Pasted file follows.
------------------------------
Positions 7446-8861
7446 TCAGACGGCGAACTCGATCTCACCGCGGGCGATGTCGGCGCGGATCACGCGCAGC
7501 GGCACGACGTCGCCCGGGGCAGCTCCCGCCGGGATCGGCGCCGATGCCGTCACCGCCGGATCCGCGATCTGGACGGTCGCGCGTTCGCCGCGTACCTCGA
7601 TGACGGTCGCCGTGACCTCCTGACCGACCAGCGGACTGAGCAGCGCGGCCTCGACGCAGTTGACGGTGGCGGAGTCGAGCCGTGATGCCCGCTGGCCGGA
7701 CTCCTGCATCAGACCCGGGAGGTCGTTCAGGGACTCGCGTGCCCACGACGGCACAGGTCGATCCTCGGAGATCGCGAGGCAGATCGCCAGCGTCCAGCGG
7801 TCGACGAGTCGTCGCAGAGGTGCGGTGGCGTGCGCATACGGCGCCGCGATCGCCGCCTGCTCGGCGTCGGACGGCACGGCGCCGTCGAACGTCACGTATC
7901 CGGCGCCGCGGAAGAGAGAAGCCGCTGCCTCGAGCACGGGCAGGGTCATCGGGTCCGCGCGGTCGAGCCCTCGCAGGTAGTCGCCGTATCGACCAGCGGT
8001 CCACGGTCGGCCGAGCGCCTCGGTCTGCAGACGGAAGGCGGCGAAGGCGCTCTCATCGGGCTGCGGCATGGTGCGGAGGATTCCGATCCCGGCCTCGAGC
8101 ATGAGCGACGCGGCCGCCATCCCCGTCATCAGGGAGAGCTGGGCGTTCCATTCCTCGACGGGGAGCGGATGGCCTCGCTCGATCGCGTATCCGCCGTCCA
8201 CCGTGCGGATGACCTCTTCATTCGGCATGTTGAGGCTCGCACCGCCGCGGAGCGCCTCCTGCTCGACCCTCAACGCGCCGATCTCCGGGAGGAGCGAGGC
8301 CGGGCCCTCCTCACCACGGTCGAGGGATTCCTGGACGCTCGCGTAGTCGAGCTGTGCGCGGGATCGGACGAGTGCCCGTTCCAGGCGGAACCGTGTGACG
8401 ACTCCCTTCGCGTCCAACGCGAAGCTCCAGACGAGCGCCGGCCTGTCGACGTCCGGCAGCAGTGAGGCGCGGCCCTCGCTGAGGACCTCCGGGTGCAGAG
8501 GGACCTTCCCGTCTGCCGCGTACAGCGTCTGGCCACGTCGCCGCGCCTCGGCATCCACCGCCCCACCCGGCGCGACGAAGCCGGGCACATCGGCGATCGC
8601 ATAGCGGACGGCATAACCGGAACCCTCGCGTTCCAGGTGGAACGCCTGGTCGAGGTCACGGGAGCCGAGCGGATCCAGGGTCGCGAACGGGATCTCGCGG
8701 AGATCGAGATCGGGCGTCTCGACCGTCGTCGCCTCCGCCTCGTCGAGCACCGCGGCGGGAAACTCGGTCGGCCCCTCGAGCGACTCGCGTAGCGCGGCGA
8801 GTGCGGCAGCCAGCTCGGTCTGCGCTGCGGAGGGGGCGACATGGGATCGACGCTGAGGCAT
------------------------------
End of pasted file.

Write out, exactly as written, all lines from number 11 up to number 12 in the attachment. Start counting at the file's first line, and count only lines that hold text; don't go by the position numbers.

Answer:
8301 CGGGCCCTCCTCACCACGGTCGAGGGATTCCTGGACGCTCGCGTAGTCGAGCTGTGCGCGGGATCGGACGAGTGCCCGTTCCAGGCGGAACCGTGTGACG
8401 ACTCCCTTCGCGTCCAACGCGAAGCTCCAGACGAGCGCCGGCCTGTCGACGTCCGGCAGCAGTGAGGCGCGGCCCTCGCTGAGGACCTCCGGGTGCAGAG